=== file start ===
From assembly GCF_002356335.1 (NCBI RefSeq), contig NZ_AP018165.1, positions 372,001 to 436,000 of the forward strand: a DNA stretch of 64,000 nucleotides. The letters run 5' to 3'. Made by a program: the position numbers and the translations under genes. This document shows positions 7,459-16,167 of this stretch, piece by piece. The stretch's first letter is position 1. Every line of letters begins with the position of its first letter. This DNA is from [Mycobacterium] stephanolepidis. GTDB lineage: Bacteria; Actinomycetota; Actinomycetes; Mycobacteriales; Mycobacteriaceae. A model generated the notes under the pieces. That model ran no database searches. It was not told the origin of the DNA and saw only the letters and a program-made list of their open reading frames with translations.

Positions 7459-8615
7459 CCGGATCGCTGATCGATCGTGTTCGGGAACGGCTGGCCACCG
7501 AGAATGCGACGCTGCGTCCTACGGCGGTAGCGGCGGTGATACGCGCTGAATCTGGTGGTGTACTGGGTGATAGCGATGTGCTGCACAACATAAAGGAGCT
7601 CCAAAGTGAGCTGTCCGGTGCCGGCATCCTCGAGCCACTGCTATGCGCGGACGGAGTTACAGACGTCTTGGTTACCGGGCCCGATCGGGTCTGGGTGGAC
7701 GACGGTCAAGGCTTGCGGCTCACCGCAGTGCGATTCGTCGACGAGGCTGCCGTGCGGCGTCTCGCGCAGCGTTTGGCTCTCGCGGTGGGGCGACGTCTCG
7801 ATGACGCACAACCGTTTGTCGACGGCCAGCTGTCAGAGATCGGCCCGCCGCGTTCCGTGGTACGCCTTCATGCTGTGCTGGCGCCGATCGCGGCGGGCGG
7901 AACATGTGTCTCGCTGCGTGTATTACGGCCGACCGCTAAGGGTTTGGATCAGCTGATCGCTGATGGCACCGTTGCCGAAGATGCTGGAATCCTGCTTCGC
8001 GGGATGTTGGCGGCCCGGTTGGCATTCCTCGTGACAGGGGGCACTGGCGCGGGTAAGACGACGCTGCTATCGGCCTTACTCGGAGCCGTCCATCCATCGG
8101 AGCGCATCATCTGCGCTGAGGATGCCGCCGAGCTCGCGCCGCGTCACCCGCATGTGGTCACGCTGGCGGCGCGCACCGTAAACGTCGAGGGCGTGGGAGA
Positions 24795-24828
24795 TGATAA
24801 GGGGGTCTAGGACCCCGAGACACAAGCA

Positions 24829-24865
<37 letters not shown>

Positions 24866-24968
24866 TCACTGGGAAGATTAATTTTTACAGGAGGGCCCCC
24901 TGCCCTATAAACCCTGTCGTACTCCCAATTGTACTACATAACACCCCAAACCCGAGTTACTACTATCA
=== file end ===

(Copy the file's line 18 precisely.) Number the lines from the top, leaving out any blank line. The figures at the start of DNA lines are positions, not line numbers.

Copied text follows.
24901 TGCCCTATAAACCCTGTCGTACTCCCAATTGTACTACATAACACCCCAAACCCGAGTTACTACTATCA